|Light Cavalry, the French 4th Hussars at Friedland|
|Heavy Cavalry, Saxon Garde du Corps versus Russian Cuirassiers|
FRaVMotC Well Seasoned Fool asked me in an e-mail "...can you explain the difference between light and heavy cavalry?"
Why yes, yes I can.
Light cavalry and heavy cavalry can be distinguished, appearance-wise, by the size of the men and the horses they are mounted upon. Light cavalry horses tend to be smaller and more active than the horses ridden by the heavies. The men themselves are also, in general, smaller than the heavy cavalrymen.
Why is that?
For that we need to take a look at the roles and missions performed by these two types of horsemen.
The light cavalry spends a lot of time performing reconnaissance, screening the movements of their own army, protecting lines of communications and occasionally raiding the enemy's lines of communication. So they must be very active.
While they were used on the battlefield occasionally (think Charge of the Light Brigade) they weren't considered to be "line of battle" cavalry. No, that job belonged to the heavy cavalry.
The heavies, at least way back in the day, were armored, sometimes horse and man. Think of the knights of the old days, they were the ultimate heavy cavalry and at one time dominated warfare in Europe. One thing that limited their use was the expense. All that armor costs a lot of money.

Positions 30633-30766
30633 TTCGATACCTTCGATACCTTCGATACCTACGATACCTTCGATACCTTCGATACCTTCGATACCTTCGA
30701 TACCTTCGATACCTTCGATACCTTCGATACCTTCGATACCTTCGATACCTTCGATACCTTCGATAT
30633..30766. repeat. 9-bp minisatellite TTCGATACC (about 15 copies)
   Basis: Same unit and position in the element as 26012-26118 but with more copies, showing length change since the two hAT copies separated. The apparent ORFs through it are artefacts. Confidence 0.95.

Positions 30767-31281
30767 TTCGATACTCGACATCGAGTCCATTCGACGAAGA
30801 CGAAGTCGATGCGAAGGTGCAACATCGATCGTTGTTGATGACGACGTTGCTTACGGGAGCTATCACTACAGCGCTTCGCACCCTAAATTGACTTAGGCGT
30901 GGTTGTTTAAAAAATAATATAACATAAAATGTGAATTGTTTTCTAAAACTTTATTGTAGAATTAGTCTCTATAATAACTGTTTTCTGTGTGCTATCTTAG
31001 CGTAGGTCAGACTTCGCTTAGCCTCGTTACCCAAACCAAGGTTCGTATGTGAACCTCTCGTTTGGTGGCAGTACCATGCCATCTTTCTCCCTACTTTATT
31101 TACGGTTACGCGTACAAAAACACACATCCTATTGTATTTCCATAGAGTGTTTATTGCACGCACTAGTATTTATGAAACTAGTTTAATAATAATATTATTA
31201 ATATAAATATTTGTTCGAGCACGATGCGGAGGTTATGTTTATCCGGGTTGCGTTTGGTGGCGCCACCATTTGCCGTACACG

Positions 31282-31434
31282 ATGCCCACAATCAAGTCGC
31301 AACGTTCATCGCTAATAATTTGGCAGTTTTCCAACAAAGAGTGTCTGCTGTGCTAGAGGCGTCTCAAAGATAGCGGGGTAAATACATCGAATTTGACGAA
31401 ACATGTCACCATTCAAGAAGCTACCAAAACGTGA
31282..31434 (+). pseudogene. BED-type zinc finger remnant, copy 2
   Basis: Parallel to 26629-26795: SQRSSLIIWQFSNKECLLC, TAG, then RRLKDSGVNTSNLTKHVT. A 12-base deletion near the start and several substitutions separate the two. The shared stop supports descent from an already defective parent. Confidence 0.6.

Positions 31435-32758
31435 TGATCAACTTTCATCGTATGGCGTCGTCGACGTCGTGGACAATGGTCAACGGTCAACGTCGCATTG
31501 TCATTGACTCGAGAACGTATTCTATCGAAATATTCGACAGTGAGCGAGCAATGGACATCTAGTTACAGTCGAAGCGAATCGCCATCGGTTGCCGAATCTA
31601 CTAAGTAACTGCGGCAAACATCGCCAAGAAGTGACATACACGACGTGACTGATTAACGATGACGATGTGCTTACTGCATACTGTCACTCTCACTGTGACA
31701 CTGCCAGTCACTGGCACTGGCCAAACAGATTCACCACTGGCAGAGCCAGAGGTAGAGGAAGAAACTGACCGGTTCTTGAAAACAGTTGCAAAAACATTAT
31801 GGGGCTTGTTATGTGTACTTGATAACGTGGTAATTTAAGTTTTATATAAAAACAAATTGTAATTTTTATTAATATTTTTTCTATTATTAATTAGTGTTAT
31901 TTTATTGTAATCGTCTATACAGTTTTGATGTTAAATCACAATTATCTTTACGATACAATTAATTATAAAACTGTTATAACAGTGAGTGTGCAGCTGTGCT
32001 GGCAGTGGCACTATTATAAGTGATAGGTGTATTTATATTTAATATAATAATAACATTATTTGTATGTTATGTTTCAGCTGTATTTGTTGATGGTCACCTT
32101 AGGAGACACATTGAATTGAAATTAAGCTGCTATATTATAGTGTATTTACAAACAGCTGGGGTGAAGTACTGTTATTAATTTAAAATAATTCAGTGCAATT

As time went by and the infantry got better armed, typically by carrying some sort of firearm, the heavy cavalry began to shed a lot of that armor. They were still big men on big horses, but by the time of Napoléon about the only armor many of them had were helmets. Some units were equipped with steel breastplates and back plates (not all, the Austrians only had breastplates). Most of them were known as cuirassiers (kürassier in German) after the armor they wore.
The heavies were intended to be used on the battlefield as shock troops. Once the enemy had been bombarded and rattled, the heavies would advance, first at a walk then building to a gallop. Smashing into the foe, scattering them like so much chaff.
Unless the infantry kept their wits, maintained their formation and gave the cavalry a volley just before impact. Then a lot of men and horses would go down. (Hollywood always shows the guys getting shot off their horses and the horses just gallop on. Nope. The horses, being bigger than the men, were therefore bigger targets. Of course, having your horse shot out from under you was not a healthy thing to happen. Especially at a gallop!)
Also the light cavalry typically carried a curved sword and were expected to slash and cut with that weapon. The heavy cavalry sword was typically straight (and heavy, I know, I own one). The heavies were expected to use the point of the sword on the enemy, i.e. the thrust as opposed to the slash.
So those are the basic differences between light and heavy cavalry.
Then there are the dragoons. They were originally intended to be infantrymen on run-of-the-mill nags. The horses were simply to get them from point A to point B. Where they would dismount and fight like infantry. Most American cavalry were dragoons.
|U.S. Dragoon circa 1850|
I'm sure they demanded higher pay for doing two jobs.
I doubt they received it!